So many letters and so many words
So many hearts are bruised by the words
We have taught our children to live by
And we call people by the color of their skin
We’re damaging life where the negativity stands
No bright colors, no happiness supplied
‘Cause we’ve all fought for freedom in some way
Some land, somewhere
With God holding our hand
Won’t you just stand for love
And stand for hope
And stand for joy
And stand for beauty in our
Stand for love
And stand for hope
And stand for joy in our Mississippi

– Teneia, “Stand”


There was a man in my driveway. Not a small man, mind you. A fair piece over six feet tall, and arms the size of both mine and my kids’ put together. I approached him a little cautiously, and then those giant arms went up.


“We’re huggers!” he announced.


Teneia Sanders-Eichelberger and Ben Eichelberger, who form the band Teneia, are huggers. Teneia, as a band philosophy, are huggers. They are huggers of people, of music, of life. They embrace the human condition, but ever with an eye toward redemption and hope. About halfway through sound check, my 13-year-old turned to me and said, “Singer-songwriters are usually sad, but this is actually uplifting.” And that’s the essence of Teneia. Not falsely positive or naive, but just fundamentally dedicated to bringing others up.


Clearly, their energy is contagious. It brought a great crowd out on a storm-threatened night to welcome Teneia to Memphis for the very first time. (And actually got that aforementioned 13-year-old to stay through an entire show for the first time.) Barely three songs in and they had us doing a sing-along – which, as everyone here knows, is the ultimate test of trust for a Memphis audience. Their rapport was sweet and welcoming as they invited questions and interaction from the assembled. Despite spending the last two years touring the country in a travel trailer, their banter felt spontaneous, and even well-oiled songs allowed moments for them to surprise each other (like Ben cracking up when Teneia had us sing one more verse “for the Baby Jesus” – “Hey, it worked,” she shrugged).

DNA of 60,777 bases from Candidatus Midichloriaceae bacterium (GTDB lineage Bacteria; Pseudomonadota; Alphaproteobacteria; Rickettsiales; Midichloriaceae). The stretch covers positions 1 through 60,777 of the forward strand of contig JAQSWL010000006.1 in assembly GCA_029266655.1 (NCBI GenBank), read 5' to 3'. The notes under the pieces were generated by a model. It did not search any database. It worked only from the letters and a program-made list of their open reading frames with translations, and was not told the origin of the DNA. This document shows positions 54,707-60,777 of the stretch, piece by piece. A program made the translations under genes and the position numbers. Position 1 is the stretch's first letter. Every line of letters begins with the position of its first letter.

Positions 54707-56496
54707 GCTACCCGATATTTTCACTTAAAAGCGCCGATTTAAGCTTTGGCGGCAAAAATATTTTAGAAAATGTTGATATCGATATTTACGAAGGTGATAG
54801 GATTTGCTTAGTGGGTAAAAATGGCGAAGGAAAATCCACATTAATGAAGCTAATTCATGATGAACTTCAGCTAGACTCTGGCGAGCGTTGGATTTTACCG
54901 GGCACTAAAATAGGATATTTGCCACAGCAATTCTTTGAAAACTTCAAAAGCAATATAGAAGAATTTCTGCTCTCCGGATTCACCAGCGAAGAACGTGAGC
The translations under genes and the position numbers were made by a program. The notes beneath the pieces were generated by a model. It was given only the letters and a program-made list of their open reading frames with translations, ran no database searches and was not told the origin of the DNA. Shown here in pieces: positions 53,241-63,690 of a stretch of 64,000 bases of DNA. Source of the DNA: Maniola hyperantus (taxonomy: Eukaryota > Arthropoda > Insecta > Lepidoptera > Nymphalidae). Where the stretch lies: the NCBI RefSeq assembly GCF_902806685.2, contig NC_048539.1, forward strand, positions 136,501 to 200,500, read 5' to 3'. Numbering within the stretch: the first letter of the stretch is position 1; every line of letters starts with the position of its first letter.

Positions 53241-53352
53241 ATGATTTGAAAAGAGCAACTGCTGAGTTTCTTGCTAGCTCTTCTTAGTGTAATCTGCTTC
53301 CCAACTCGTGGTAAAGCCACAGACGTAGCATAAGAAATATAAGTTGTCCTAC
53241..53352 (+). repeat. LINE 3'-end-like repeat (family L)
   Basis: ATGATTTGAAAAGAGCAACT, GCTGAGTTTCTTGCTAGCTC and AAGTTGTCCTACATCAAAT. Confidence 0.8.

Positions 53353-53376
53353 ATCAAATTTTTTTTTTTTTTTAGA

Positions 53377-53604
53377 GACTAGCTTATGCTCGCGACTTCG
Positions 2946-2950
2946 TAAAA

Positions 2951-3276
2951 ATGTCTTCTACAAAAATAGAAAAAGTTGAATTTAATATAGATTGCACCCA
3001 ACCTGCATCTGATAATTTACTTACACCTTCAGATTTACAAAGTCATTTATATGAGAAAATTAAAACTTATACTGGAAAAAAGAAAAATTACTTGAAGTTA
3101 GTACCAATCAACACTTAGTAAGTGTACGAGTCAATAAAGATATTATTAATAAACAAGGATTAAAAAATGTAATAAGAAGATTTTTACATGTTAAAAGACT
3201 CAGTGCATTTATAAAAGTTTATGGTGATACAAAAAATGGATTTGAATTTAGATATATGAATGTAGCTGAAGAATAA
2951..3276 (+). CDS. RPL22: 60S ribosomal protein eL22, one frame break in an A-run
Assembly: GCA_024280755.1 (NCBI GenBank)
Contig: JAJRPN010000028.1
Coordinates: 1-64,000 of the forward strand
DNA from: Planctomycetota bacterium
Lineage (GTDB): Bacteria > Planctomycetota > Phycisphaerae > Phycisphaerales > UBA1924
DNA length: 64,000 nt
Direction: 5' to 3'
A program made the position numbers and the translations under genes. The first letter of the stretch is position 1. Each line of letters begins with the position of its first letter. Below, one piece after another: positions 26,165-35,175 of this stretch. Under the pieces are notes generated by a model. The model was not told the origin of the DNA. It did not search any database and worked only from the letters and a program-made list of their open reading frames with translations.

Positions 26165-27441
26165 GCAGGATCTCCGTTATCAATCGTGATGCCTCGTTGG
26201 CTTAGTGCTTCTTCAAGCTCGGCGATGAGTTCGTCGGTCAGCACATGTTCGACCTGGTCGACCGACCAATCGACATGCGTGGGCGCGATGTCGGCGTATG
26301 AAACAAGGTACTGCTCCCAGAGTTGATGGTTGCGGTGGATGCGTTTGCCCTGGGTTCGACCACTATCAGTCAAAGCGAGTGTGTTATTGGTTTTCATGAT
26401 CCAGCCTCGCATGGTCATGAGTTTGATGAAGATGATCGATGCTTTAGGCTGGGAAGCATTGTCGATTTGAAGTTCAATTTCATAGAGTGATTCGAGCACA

After a set break, the duo gave us a glimpse of their upcoming record and the more electric turn their sound is taking on the album they’re currently recording at Malaco in Jackson, MS. Their new direction feels like an audio marriage of their two backgrounds, with Ben’s punk/rock influences merging with Teneia’s pop, folk, and R&B sensibilities. And frankly, it kicks ass. Teneia wailing on that gritty-fuzz electric guitar just makes you want to knock chairs over and shake something.


The rest of the set was a balance between the peppy, poppy groove of their albums’ title tracks, “Radioactive Lover” and “No Fakes,” interspersed with their self-described “flowing, introspective” pieces like “I Go Back.” We got an enormous surprise and treat when Teneia’s brother Timothy was persuaded to join in on harmonies on “Stand.” Teneia wrote the song for the documentary Prom Night in Mississippi, about the first integrated prom in Charleston, MS (in two. thousand. and. eight), and its message of conscious hope was punctuated by the deep connections between Ben, Teneia, and Timothy.


They closed the show with “Say You Do,” which is a heart-breaker on its own, but it was bookended by a sparse and haunting arrangement of “Amazing Grace,” showing that even in our darkest moments, salvation – through love, through mercy, through music – is still within reach.


Teneia and Ben live the message they’re spreading, and it’s a joy to hear them share it. It felt like they hugged the whole room, and I hope they felt Memphis embrace them right back.